Farrah Hassen


Farrah Hassen

Farrah Hassen is the 2008 Carol Jean and Edward F. Newman Fellow. Her projects include working on a film about the history of IPS, expanding her master’s thesis on “Syria and the Iraq War,” and publishing articles on U.S.-Syria relations, U.S. policy in the Middle East, Iraq, Iran, and the Middle East peace process. She is the co-author (with Phyllis Bennis) of the chapter, “U.S. Policy Toward the Middle East: Elevating Peace By Resolving Crises,” featured in the book, Mandate for Change: Policies and Leadership for 2009 and Beyond.

Born in the UAE, raised in the USA, Farrah holds a Master’s in International Affairs from American University’s School of International Service, where she graduated Summa Cum Laude in 2007. She received her BA in Political Science at the California State Polytechnic University, Pomona, where she was honored as the “Outstanding Political Science Graduate” of 2004. She served as IPS Fellow Saul Landau’s research assistant from 2001-2004 and interned for the Institute’s Global Economy project in 2002. Farrah received the Institute’s Seymour Melman Fellowship in 2005, which allowed her to travel to Syria and research US-Syrian relations, Syrian foreign policy, and the nascent reform process.

Farrah interned at the UNDP office in Damascus in 2004, worked as Harry Belafonte’s executive assistant in New York, and served as the American Arab Anti-Discrimination Committee’s (ADC) Southern California organizer in 2005. She also worked as a research assistant at the National Security Archive in Washington D.C., documenting the lead-up, entry, and conduct of the 2003 war in Iraq by using the Freedom of Information Act (FOIA) to access key documents. Farrah’s numerous political commentaries, movie and book reviews and poetic attempts have appeared in publications including The Chicago Tribune, The Asia Times, Counterpunch, The Progressive Media Project, ZNet, Foreign Policy In Focus, Creative Syria, Common Dreams, and Race and Class.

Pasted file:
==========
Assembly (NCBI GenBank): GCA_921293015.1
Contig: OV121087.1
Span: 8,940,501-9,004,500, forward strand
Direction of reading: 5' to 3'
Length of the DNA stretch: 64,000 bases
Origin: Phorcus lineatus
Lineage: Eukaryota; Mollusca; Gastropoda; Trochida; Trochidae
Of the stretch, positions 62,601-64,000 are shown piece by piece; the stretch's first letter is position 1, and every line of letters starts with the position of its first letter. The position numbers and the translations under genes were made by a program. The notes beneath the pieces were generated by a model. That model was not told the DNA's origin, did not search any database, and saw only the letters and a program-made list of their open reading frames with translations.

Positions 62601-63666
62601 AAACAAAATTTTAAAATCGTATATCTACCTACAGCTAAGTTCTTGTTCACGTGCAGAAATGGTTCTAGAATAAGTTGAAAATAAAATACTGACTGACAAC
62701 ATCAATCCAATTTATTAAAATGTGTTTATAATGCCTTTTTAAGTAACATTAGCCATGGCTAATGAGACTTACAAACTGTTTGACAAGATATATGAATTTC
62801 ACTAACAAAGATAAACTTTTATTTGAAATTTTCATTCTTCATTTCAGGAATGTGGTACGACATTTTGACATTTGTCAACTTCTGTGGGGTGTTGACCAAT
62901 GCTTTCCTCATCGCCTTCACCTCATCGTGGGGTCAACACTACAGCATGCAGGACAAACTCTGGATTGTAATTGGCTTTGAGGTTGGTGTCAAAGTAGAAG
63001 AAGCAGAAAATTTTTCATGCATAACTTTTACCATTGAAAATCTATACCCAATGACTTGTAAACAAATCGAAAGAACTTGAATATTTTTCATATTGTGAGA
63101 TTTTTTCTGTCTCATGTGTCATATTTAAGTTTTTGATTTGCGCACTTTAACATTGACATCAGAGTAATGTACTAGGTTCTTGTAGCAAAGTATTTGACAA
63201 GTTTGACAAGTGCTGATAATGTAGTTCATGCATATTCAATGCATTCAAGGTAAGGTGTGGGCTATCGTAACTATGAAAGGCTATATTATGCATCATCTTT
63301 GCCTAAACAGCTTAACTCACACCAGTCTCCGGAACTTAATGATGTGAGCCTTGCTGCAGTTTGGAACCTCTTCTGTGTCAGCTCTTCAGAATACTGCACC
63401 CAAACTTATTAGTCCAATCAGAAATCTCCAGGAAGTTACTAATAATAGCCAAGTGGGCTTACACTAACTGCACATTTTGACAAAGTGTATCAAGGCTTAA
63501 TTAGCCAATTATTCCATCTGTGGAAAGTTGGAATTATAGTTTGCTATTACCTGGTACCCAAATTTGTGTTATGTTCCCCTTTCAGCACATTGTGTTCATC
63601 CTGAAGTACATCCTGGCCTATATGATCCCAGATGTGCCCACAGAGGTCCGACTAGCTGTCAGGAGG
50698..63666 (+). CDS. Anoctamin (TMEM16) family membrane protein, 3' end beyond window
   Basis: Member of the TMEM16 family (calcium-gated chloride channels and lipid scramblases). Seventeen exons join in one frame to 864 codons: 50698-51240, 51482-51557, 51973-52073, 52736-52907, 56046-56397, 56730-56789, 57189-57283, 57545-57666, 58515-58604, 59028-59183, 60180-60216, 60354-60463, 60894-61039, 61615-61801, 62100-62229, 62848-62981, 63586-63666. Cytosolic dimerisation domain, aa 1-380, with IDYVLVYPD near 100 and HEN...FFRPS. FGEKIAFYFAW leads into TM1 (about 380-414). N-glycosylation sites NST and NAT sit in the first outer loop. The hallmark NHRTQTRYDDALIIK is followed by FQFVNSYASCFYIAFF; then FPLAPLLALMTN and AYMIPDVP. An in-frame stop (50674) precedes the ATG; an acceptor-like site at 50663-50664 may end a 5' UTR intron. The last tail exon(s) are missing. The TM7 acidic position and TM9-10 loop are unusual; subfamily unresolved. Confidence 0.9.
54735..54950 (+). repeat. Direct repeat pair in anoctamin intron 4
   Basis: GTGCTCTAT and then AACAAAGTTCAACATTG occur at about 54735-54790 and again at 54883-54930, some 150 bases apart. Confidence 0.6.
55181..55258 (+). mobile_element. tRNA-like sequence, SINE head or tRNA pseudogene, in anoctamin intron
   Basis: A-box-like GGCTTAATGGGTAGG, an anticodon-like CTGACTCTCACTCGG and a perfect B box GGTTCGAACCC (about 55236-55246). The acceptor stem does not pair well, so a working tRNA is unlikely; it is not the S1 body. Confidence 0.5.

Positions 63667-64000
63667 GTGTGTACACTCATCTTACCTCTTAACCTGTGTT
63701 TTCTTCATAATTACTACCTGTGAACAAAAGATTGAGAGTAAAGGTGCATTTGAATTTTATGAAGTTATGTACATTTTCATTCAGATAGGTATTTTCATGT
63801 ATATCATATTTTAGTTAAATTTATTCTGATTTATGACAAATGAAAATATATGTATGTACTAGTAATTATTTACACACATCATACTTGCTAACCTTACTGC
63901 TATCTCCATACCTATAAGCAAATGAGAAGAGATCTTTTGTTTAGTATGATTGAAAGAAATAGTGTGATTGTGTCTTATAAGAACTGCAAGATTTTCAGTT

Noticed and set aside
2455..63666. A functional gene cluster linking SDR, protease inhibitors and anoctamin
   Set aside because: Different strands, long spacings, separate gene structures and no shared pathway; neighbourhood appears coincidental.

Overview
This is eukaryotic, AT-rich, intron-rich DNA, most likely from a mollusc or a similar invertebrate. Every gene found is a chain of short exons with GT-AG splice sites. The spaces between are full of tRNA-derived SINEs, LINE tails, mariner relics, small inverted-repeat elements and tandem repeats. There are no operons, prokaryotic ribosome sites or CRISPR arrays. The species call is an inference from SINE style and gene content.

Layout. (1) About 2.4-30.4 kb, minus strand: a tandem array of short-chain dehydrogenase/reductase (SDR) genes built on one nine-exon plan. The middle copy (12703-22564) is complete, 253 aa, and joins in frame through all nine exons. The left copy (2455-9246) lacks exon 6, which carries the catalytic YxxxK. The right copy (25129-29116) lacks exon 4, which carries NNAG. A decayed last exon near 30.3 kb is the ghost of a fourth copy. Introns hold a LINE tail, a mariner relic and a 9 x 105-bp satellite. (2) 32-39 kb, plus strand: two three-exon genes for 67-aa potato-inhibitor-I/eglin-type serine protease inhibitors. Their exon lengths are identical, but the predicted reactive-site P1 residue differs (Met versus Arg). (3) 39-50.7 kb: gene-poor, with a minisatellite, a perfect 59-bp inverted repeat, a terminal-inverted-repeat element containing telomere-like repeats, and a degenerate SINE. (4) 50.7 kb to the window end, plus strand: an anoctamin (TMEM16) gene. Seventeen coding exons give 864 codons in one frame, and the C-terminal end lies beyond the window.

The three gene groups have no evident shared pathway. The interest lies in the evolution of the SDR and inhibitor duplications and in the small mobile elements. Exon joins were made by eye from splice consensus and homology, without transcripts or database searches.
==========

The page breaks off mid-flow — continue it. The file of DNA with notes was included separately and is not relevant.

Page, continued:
The Roundabout Road Back To Tahrir

Egyptian President Mohamed Morsi may have inadvertently provided his critics with a temporary unifying device.

Video: Reflections on Islamophobia

The Institute for Policy Studies takes you inside Congressman Peter King's first hearing on the "extent of radicalization in the American Muslim community" held on March 10, 2011 and looks further at the issue of Islamophobia.
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